Amid the wreckage left by superstorm Sandy, residents of two New Haven, Ct. neighborhoods celebrated trick-or-treating against official advice. Was that “libertarian” of them? [Mark Oppenheimer]
After students at the University of Wisconsin-Platteville used Facebook to post pictures of themselves in Hallowe’en “Three Blind Mice” costumes, a member of the school’s “Bias Incident Team” turned them in herself to the team, which decided that there was a risk the costume idea “makes fun of a disability.” The pictures have been taken down. “The University of Washington produced a six-minute video last year decrying ‘cultural appropriation’ around Halloween. Off-limits costumes included hula skirts, [straitjackets], sombreros, fake mustaches and martial-arts attire.” [Jillian Kay Melchior, Heat Street] No mention of possible offense to the tail-amputee community. More on bias response teams here.
- Do lawyers find ways to litigate over the effects of the leap day, Feb. 29, that is inserted into the calendar every four years? Glad you asked [Kyle White, Abnormal Use]
- Weren’t regulations supposed to have fixed this, or is it that accommodation rules for air transport are legally separate from those for ordinary commerce? “More flights seeing odd animals as emotional support companions” [WHIO]
- Tiny desk and art magnets: Zen Magnets wins partial but important legal victory against Consumer Product Safety Commission (CPSC) [Zen Magnets, Nancy Nord, earlier]
- Federal government, which has passed no law on private-sector LGBT bias, considers withholding funds to punish North Carolina for declining to have one [New York Times; earlier on Obama EEOC’s wishful effort to generate such coverage through reinterpretation of other law]
- Spirit of trade barriers: Nevada workers walk off job to protest use of workers from other U.S. states [Alex Tabarrok] Expansion of foreign trade “has revealed, not created, problems in the American economy” [Scott Lincicome] More: “Limiting trade with low-wage countries as severely as Sanders wants to would hurt the very poorest people on Earth. A lot.” [Zack Beauchamp, Vox; related Jordan Weissmann, Slate (what Sanders told NYDN “should be absolutely chilling to the developing world… inhumane”)]
- Latest ICWA (Indian Child Welfare Act) cause célèbre is over 6-year-old Lexi, whose world is getting upended because of her 1.5% Choctaw descent (a great-great-great-great grandparent on her father’s side) [Christina Sandefur/Federalist Society blog, Naomi Schaefer Riley, New York Post earlier generally on ICWA and in my writing at Reason and Cato on the Adoptive Couple case]
“Great news for those of you who have been paying royalties every time you sing ‘Happy Birthday’ – assuming the judge approves a proposed settlement, he will declare that the song is in the public domain, making it free for everyone.” Warner will make some refunds for royalties paid, and plaintiff’s lawyers will ask for $4.62 million — “an awful lot of money for freeing ‘Happy Birthday.'” [Lowering the Bar; earlier here, etc.]
“Beware: sled may develop high speed under certain snow conditions,” Christmas trees “not for human consumption,” and more holiday warnings. [Bob Dorigo Jones]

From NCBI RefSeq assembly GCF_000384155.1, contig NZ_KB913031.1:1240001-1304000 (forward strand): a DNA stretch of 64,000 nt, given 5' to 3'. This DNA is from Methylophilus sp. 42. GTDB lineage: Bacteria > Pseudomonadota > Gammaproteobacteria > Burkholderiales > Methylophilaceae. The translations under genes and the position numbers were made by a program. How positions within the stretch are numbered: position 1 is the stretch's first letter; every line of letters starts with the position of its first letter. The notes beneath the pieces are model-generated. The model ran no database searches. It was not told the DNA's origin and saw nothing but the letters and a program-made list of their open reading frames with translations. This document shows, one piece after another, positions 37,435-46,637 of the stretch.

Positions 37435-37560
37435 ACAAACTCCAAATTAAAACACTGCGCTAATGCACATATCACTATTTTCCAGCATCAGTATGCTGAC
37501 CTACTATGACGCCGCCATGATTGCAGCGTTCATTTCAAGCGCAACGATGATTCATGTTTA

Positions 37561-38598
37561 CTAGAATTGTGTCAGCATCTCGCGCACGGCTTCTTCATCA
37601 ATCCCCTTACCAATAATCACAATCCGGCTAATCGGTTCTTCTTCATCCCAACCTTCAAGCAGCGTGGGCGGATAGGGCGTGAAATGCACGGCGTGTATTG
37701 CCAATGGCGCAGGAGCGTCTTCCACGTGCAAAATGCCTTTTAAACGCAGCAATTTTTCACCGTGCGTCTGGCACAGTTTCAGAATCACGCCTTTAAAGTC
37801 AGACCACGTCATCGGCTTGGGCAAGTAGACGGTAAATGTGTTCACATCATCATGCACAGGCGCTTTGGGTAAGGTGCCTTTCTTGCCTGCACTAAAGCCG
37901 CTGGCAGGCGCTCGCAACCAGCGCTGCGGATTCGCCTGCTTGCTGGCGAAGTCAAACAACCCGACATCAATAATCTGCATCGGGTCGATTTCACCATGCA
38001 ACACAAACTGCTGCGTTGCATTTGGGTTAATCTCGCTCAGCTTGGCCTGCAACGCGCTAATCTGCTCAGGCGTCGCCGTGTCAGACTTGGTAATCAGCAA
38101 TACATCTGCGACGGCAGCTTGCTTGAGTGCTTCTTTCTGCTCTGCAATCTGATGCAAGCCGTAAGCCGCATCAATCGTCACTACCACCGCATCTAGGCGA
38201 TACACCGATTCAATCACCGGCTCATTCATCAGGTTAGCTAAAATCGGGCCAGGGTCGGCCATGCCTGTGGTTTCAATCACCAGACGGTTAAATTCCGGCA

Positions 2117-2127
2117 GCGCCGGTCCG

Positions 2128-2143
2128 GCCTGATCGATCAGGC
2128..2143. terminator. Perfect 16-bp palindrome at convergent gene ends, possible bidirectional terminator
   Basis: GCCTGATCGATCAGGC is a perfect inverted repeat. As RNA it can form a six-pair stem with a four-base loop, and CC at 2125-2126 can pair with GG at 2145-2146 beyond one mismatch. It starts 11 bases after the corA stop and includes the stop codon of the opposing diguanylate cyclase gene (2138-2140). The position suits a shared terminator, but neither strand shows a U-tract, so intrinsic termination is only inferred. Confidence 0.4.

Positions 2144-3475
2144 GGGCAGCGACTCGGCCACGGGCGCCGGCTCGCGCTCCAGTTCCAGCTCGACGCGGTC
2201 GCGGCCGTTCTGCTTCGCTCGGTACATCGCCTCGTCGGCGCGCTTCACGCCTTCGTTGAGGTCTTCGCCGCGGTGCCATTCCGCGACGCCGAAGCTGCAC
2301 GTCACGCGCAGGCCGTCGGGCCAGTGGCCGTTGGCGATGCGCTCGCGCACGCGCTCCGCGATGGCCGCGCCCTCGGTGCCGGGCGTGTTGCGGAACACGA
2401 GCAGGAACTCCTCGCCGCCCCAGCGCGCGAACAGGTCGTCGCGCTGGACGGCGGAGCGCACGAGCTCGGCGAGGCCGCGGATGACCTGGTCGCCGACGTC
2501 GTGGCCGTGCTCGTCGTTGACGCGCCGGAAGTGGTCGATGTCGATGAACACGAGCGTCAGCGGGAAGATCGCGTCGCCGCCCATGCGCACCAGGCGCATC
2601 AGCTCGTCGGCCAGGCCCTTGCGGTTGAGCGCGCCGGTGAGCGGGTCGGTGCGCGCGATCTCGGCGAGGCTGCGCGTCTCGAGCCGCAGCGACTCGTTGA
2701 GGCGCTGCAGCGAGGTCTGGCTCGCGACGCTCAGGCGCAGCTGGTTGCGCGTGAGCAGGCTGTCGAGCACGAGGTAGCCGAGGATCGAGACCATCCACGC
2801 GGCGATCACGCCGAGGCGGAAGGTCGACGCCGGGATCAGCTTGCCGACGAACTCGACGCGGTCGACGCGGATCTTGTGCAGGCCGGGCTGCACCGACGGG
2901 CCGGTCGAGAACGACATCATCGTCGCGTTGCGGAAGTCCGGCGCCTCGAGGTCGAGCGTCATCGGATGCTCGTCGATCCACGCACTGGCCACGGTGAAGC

Chicago Sun-Times columnist Neil Steinberg reprints a column from 2000 about a lawsuit that ensued after he exchanged words with a young man waiting in line at the drugstore. The process dragged on through the Christmas season until just before the holiday itself: “It is days in a windowless, airless room, somehow both too big and claustrophobic, waiting for your case to be called, staring dully at tiles on the ceiling, hearing the headachy murmur of legalisms just out of earshot, noting the starched exhaustion of lawyers, the unease of regular folk. There are motions and counter-motions. Many times I recalled that Hamlet, listing reasons to kill himself in his famous ‘To Be or Not to Be’ soliloquy, puts ‘the law’s delay’ up high, right after the pangs of despriz’d love.”
Merry Christmas to all! Our posts will be slowing down, though not disappearing, over the next week or so. You can read some highlights from past Overlawyered coverage of the holiday here.
Those “most dangerous” toys lists are an easy way for news editors to fill space before the holidays, but could a note of strain be creeping in? One of the ten on this year’s list from Massachusetts-based W.A.T.C.H. (World Against Toys Causing Harm) is a recreational art dough that contains wheat (and warns of that fact for allergy sufferers). [AP]
“For anyone planning to terrorize unsuspecting trick-or-treaters, you may want to ask yourself: Is it worth a potential lawsuit?” [Eric Mandel, KIRO/MyNorthwest.com]
Punkin Chunkin, a ballistic pumpkin-launching event, had developed into a beloved Delaware event until a 2013 accident where an ATV overturned on a farmer’s field, leading to an injury claim. “On Oct. 8…organizers pulled the plug for a second year, saying liability insurance for the event had proven unobtainable. Even supporters of Punkin Chunkin were left wondering: Is it over for good?” [Wilmington News-Journal, our coverage last year] More: Bob Dorigo Jones.